Fuel-cell vehicles could be an attractive alternative
to battery-powered cars in realising zero-emission vehicles. Fuel cells have
long been considered a promising technology for circumventing the problem of limited
battery range. However, success depends heavily on the price. "So far the
high production costs of fuel-cell systemsand the lack of infrastructurehave
prevented the long anticipated launch on the massmarket," says Wolfgang
Bernhart, Partner at Roland Berger Strategy Consultants. Roland Berger Strategy
Consultants, founded in 1967, is one of the world's leading strategy
"Even though the costs for manufacturing fuel-cell
systems will drop considerably in the future, major technical obstacles must
first be overcome before fuel cellsachieve a breakthrough in the automotive
sector," added Bernhart.
A new study by Roland Berger Strategy
Consultants entitled "Fuel cells – A realistic alternative for zero
emission?" paints a fairly bleak picture of this technology over the
medium term. According to the experts at Roland Berger, it will be possible to
cut production costs for fuel-cell systems by up to 80pc by 2025. Even though
this will provide fuel-cell technology with initial business opportunities, this
reduction will still not be enough to achieve a breakthrough on the market.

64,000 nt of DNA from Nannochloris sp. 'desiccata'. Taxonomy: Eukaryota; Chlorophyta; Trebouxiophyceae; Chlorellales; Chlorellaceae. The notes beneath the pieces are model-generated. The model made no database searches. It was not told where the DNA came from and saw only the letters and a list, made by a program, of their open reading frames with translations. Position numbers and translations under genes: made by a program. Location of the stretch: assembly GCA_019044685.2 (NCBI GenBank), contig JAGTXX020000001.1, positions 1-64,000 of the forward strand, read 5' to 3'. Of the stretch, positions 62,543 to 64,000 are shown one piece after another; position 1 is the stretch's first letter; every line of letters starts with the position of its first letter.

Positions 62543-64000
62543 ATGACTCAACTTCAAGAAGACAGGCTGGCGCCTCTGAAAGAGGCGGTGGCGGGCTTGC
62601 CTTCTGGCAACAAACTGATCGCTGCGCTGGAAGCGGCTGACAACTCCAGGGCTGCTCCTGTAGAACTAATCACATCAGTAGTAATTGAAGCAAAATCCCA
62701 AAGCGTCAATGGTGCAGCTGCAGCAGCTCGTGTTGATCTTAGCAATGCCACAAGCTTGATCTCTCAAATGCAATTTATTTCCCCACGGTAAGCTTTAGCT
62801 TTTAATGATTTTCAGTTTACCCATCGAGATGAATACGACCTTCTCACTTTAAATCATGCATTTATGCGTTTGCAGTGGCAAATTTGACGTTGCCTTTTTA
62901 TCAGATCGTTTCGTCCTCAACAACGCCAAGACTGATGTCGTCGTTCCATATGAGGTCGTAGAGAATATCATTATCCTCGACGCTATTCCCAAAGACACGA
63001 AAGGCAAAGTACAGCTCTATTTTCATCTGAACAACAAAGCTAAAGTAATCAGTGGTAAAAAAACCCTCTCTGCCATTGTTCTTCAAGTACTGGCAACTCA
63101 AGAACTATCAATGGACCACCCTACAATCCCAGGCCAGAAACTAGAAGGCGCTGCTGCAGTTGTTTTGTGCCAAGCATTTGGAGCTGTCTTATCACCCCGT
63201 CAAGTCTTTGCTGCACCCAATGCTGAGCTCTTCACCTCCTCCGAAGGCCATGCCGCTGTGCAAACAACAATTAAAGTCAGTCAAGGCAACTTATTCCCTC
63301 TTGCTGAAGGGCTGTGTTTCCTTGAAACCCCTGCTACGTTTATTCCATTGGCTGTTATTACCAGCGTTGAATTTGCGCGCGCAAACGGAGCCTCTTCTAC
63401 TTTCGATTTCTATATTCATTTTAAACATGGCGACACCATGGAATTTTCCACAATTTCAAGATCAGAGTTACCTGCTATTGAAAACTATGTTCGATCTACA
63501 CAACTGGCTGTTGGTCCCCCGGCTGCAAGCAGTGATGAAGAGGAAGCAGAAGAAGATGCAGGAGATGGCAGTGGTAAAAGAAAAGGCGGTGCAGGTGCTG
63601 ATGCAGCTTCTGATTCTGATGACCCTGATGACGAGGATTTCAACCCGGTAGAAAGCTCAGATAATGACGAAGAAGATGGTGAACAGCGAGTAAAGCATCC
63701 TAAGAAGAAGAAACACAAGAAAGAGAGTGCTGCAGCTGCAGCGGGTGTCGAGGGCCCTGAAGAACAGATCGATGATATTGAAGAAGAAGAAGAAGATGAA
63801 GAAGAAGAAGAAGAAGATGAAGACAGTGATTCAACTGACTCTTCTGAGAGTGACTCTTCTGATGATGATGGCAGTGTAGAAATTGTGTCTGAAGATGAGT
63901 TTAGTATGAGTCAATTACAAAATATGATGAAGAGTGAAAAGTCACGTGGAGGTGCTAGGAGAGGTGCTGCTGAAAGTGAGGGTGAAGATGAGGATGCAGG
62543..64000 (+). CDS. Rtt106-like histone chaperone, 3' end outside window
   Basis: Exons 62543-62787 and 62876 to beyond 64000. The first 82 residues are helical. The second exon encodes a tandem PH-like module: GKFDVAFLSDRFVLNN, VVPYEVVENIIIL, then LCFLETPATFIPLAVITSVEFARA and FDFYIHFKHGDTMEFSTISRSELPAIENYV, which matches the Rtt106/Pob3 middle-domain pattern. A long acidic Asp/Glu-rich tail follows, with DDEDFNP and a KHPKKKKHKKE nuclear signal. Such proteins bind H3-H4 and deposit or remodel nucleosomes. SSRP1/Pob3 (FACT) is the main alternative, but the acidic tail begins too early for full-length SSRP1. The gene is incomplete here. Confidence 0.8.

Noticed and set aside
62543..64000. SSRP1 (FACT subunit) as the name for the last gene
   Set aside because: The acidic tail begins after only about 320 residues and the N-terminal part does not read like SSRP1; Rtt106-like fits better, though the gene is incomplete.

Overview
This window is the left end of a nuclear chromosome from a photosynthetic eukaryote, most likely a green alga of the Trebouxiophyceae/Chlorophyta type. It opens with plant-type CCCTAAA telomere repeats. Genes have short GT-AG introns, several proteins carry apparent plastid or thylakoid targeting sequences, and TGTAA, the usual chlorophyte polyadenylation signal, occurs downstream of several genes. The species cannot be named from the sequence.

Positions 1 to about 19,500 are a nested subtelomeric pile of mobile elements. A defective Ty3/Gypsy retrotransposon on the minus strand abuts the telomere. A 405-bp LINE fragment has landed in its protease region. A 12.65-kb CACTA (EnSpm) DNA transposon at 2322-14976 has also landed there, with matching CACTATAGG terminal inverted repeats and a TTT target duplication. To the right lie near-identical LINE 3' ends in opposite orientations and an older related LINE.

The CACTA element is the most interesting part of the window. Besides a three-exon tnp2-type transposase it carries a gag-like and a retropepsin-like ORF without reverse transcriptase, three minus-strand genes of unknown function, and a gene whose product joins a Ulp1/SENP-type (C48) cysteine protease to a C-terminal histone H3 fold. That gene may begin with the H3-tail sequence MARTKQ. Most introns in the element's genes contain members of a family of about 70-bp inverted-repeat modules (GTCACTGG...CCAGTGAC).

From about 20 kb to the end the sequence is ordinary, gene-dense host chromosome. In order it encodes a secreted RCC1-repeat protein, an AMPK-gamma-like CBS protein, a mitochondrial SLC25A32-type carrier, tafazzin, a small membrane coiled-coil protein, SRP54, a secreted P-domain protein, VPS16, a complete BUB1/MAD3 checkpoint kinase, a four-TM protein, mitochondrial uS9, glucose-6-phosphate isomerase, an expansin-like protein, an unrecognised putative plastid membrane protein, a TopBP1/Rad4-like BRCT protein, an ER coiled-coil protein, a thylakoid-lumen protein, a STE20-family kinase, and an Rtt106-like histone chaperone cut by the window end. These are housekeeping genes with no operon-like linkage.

costs are preventing market success
A fuel-cell system currently costs around EUR 45,000
per vehicle. Accounting for up to 45pc of the costs is the membrane electrode assembly(MEA),
which converts hydrogen into electric energy and which is made of expensive platinum.
Even assuming mass annual production of 300,000 fuel-cell vehicles, platinum would
still account for more than 70pc of the manufacturing costs – one MEA alone would
still cost approx. EUR 2,500 per vehicle. If it were actually possible to
somehow optimise the manufacturing process, such as by reducing the amount of platinum
needed to a mere 15 grams per vehicle, the experts at Roland Berger believe
costs could be cut to about EUR 1,000. Platinum, however, would remain the
biggest cost driver.
On top of this, platinum is a very scarce
resource. The market for this precious metal is very tough and companies believe
that the notion of increasing supply while maintaining current prices is
unrealistic. "Against this backdrop it's unlikely that fuel-cell vehicles
will be able to establish themselves on the market long term – especially
because of the very limited supply of platinum," according to Bernhart,
the study's author.
Carmakers are focusing
on platinum-free fuel cells
This means many car manufacturers are focusing their
development on platinum-free fuel-cell technology. Nevertheless, such
alternatives are still far from being ready for mass production. "Carmakers,
therefore, need to earmark their R&D budgets very carefully and precisely
in order to achieve a leading position in developing a zero-emission vehicle,"
Over the medium term, however, it can be
expected that fuel cells will maintain a niche existence as a drive system.
"Only after a breakthrough is achieved in manufacturing platinum-free systems
will it be possible to tap the significant market potential," explains Bernhart.
"Ultimately, we can expect battery-based and hybrid drive trains to play
the leading role in forging the way to zero-emission
mobilityin the near future."
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